Philip has been by the Queen’s side since she inherited the throne in 1952. Her Majesty’s reign spans more than 60 years, and she celebrated her 72nd wedding anniversary with Philip last November. On their 50th wedding anniversary, the Queen called Philip her “strength and stay”, giving some insight into their close bond.
Although Philip knew he was marrying the heir to the throne back when he wed the future Queen in 1947, few expected Elizabeth to inherit the crown at the age of just 25.
Her father King George VI died suddenly in 1952 from a blood clot, when Elizabeth and Philip were on a tour of South Africa.
According to Philip Eade’s 2011 biography ‘Young Prince Philip’, when the courtier Mike Parker told the royal of his father-in-law’s death, “he looked absolutely flattened”.
Mr Parker claimed: “[Philip looked] as if the world had collapsed on him.
“He saw immediately that the idyll of his life and their life together had come to an end.
“I never felt so sorry for anyone in my life.”
Mr Eade explained “Philip said nothing to Parker”, but took two deep breathes “as if in shock”.
Philip then told his wife, who handled it very differently according to the late Martin Chateris, former courtier of the Queen.
Apparently, he found her “very composed, absolute master of her fate”, and writing up telegrams apologising for cutting her tour of South Africa short.
Mr Chateris added: “Philip was lying back on a sofa, his arms spread out, an open copy of The Times covering his face.”
Mr Eade’s biography revealed how Philip had hoped to have an extensive career in the Navy prior to his father-in-law’s death.
The biographer wrote: “When Philip married Elizabeth, George VI might have been expected to reign for at least another 20 years.
“The king was 51 at the time and his father George V had died aged 70, his grandfather Edward VII at 68, his great grandmother Queen Victoria at 81, William IV at 71 and George III at 81.
“Philip would have hoped to forge ahead towards high command in the Navy while also enjoying a relatively carefree life ashore.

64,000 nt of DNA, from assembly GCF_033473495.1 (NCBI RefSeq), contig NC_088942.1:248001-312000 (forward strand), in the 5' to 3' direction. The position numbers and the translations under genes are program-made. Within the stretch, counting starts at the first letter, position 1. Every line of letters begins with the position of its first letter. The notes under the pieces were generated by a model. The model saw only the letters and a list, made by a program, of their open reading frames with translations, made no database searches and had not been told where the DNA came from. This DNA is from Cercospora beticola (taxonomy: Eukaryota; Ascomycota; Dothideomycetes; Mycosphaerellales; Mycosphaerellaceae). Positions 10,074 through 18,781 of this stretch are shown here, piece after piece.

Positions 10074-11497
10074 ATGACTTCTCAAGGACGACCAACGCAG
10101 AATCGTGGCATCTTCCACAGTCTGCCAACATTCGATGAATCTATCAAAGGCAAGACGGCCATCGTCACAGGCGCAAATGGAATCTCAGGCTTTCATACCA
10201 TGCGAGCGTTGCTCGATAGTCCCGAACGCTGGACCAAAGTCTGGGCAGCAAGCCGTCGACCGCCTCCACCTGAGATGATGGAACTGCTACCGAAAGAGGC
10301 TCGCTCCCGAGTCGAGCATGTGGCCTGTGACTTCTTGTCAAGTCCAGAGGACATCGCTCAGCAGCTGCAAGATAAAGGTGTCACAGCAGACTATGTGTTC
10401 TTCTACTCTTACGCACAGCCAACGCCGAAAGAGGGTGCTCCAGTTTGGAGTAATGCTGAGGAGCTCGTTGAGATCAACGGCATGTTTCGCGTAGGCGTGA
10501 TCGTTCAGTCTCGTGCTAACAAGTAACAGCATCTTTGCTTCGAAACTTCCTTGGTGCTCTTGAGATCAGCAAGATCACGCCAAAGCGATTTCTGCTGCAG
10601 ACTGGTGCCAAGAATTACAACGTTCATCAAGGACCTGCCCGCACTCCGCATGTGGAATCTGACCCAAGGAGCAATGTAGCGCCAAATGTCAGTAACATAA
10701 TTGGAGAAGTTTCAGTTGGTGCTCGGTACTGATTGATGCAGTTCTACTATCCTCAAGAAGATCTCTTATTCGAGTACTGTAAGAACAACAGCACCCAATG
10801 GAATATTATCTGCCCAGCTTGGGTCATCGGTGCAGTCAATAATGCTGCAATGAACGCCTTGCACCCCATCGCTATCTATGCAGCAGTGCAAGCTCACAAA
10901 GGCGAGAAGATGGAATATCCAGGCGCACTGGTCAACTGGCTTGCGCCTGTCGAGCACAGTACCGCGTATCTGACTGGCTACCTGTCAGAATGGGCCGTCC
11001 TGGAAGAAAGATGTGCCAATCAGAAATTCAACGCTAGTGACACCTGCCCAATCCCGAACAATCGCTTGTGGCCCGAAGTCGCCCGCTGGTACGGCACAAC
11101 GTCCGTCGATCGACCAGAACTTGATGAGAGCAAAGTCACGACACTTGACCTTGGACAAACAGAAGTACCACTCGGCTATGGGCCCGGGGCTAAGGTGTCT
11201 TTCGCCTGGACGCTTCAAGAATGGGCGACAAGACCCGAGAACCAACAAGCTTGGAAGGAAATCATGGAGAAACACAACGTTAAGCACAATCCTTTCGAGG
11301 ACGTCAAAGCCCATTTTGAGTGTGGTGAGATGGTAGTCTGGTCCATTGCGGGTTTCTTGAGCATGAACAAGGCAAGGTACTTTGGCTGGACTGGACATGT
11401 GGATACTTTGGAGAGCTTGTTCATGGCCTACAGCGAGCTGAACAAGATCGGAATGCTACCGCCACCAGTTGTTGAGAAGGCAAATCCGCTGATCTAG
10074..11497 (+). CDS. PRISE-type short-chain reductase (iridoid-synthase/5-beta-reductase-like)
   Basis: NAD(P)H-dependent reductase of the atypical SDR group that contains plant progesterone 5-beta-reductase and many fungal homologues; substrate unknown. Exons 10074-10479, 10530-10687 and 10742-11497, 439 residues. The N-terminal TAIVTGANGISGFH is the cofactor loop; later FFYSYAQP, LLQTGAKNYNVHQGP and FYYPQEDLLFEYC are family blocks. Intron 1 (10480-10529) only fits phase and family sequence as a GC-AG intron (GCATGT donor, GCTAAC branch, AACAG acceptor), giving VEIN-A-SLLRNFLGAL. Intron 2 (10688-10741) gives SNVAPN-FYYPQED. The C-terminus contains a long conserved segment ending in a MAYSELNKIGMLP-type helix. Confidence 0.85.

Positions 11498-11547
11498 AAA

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“The premature death of his father-in-law precluded all this.”
A free-spirited and independent man, Philip always enjoyed his freedom.
His mother Princess Alice of Battenberg wrote to him once she found out about King George Vi’s death.
She said: “I think much of the change in your life this means.
“It means much more personal self-sacrifice, as I am fully aware, but every sacrifice brings its reward in a manner we cannot see.”
Mr Eade commented: “Whether or not Philip took his mother’s advice, he seemed to spend the first few months of his wife’s reign in profoundly low spirits.
“On the day of the king’s funeral, he was observed by his aunt Nada Milford Haven to be very thin and he told her that ‘his one idea was to get to Coustalado [her villa at Cannes] as soon as possible’.”
Philip then spent a great deal of time in his room in the following months and reportedly dreaded the move to Buckingham Palace.
The Duke of Edinburgh later said: “I suppose I naturally filled the principal role. People used to come to me and ask me what to do.
“In 1952 the whole thing changed, very very considerably.”
Philip had to address his wife as “Ma’am” and bow to her when she entered the room.
Yet, Philip soon adapted to the role. By the time of his retirement in 2017, he had completed 22,219 solo royal engagements since 1952.
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